1. Audience Size
2. Angle of Viewing
3. Size and Shape of the Meeting Room
Audience Size: Simply put, a large audience is more likely to need multiple screens than a small one. Note: I do not give a specific number. There is no fixed number at which you must have a second screen. A large audience does not, by itself, necessarily demand more than one screen but having higher numbers does raise a red flag for me, warning me that I may need to add screens. You need to take the other factors into consideration.
Angle of Viewing: Given the way light reflects off of screens, it is very difficult to see projected material if you are at too low of an angle relative to the screen. Straight in front of the screen, 90 degrees (or perpendicular) to it, is usually the best spot. Ease of viewing is gradually impacted as you shift away from that prime spot until you hit about a 45-degree angle. Once you pass that and sit at a sharper angle, it becomes very difficult to read whatever is on the screen. Don’t believe me? Try it with your computer monitor and see how far you can get away from 90 degrees before you can’t read your screen. The same principle is at work.
Size and Shape of Meeting Room: This actually impacts more than you might think and, while most meeting rooms are fairly rectangular in shape, there is great variation out there. A single property can have long and narrow rooms as well as square ones and the shape of the one you are using can have a huge impact on your seating and screen needs. Here are just a few of the ways a room’s size and shape can affect seating and the need for more than one screen.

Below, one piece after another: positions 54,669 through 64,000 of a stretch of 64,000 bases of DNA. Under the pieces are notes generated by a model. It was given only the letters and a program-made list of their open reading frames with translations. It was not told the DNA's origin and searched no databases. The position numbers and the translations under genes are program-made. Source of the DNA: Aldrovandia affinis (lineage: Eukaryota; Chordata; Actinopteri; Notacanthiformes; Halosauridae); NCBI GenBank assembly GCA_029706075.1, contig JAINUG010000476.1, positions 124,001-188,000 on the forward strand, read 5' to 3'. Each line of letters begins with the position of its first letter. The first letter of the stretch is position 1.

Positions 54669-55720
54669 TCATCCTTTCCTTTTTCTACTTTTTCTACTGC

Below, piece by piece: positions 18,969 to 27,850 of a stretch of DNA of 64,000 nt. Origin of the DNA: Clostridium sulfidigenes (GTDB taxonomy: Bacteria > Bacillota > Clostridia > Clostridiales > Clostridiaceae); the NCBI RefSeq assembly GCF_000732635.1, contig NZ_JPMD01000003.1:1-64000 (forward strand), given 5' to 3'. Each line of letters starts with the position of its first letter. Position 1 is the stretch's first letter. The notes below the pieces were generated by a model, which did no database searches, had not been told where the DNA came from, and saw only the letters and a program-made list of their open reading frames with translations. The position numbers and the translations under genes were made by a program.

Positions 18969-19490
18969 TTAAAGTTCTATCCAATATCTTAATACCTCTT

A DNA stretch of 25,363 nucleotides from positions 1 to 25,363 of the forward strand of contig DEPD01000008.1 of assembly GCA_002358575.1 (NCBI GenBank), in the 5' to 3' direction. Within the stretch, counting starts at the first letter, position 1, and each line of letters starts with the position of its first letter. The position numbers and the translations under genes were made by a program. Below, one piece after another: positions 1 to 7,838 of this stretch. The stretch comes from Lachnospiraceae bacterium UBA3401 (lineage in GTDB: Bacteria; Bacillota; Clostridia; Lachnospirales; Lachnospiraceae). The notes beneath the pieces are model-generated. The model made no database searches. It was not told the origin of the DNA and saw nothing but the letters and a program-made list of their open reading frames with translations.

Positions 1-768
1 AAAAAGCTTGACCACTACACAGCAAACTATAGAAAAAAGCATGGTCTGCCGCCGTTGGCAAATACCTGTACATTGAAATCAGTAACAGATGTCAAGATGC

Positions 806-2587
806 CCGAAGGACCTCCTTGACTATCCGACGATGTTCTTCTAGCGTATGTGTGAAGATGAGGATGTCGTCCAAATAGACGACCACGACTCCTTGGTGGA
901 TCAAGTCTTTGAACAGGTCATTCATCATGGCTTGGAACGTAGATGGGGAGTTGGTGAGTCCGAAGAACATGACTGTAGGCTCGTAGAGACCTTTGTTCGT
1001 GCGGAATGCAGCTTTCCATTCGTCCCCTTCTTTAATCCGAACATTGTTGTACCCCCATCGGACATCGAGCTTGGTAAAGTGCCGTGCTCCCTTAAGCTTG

- A room that is wide but not very deep might require a second screen in order to accommodate proper viewing angles.
- A room that is long and narrow may need a second screen due to distance from the screen (as per the 2x8 Rule).
- Ceiling height affects the maximum size screen that can be used, which determines the maximum effective viewing distance.
- If there are pillars or other obstructions, you may need to provide additional screens to ensure that everyone has a good view of the presenter’s material.
All of these factors are really about sightlines and making the viewing experience better for the attendees. When I do a site visit, I always take the time to walk the room, testing sound (to determine if I will need microphones or not) and checking sightlines. I am also looking for things that will affect how I can use the room – where “front” can be, where aisles can/must be placed, etc. Permanent fixtures such as doors, windows, fire escapes, and other areas that you cannot block with staging, seating, or screens can also affect set up and you need to take those into account when determining the need for a second screen.
If you do decide to get a second screen for your event, don’t forget to also request a signal splitter. This device routes the signal from a laptop (for example) to multiple destinations – in this case, multiple screens.
I often say that, even after everything else is forgotten, attendees usually remember two things about every event: the food and the AV (especially if bad). If they cannot see the presentation clearly, they will likely remember that fact longer than the content of the session. So take the time to consider multiple screens for your event and provide your attendees with a good AV experience to remember…
~ Karl Baur, CMP • Project Director, RDL enterprises